At the start of the campaign, it felt that we might even be in for a four-horse race. Through their own failings, Manchester United quickly fell away, and while Chelsea are certainly not out of contention, a run of one win in four games means they cannot afford many more slip-ups.
Traditionally, December can be a cruel month for Chelsea managers and it has been tricky for Thomas Tuchel.
It leaves Liverpool as Manchester City’s closest rivals and the hope has to be that they keep pace with the champions, who have reeled off eight straight Premier League wins.
There are fears that, just as they did this time last year, City will run away with it.
Then, they won a phenomenal 15 league games in a row during a sequence of 21 consecutive victories.
City would also appear to have the edge with their remaining matches. They have already travelled to Liverpool, Chelsea and United, claiming seven points and arguably deserving nine.
They have faced Tottenham Hotspur away, losing on the opening weekend, and after Arsenal on New Year’s Day have only trips to West Ham and Wolverhampton Wanderers from those currently in the top 10.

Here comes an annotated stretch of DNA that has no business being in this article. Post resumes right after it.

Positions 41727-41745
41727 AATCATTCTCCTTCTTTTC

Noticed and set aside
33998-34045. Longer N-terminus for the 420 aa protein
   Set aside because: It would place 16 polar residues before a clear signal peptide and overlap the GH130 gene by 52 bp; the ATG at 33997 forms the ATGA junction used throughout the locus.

Liverpool also travel to Arsenal but have two big away games to come: Chelsea on January 2, and City in April.
City have a formidable defensive record. They have conceded only nine goals in 18 league matches, and have collected 11 clean sheets.
It is the best record in Pep Guardiola’s five years in charge and, for all the manager’s attacking demands, he is a coach who builds from the back.
But even when they won the league with a record 100 points in 2017-18, they conceded 27 goals (at a rate of 0.7 per game).
The key remains Ruben Dias, who was largely partnered in central defence last season by John Stones but is now more often alongside Aymeric Laporte.
It has made little difference, while Kyle Walker and Joao Cancelo, City’s first-choice full-backs, are challenging the Liverpool pair of Trent Alexander-Arnold and Andrew Robertson as the most influential in the league.
Defensively, Liverpool are clearly far better with Virgil van Dijk back after last season’s knee injury. His win ratio since joining Liverpool in 2018 is the best in the league and his return has clearly improved them and their desire to play a high defensive line, as, of course, has the fact that there are other centre-halves fit and Ibrahima Konate has been signed.
Still, Liverpool have only the fourth-best defensive record – Chelsea and Wolves have also conceded fewer goals – but have kept 10 clean sheets.
On six occasions, they have conceded more than one goal; this has happened to City only twice. For Liverpool this is offset by the fact that, with 50 goals, they have outscored every team including City.
It is a trade-off that Jurgen Klopp is happy to accept even if, defensively, City have the edge.
Will City rue not signing a centre-forward such as Harry Kane? As free-scoring as they are, they probably do not quite score as many goals as their dominance warrants –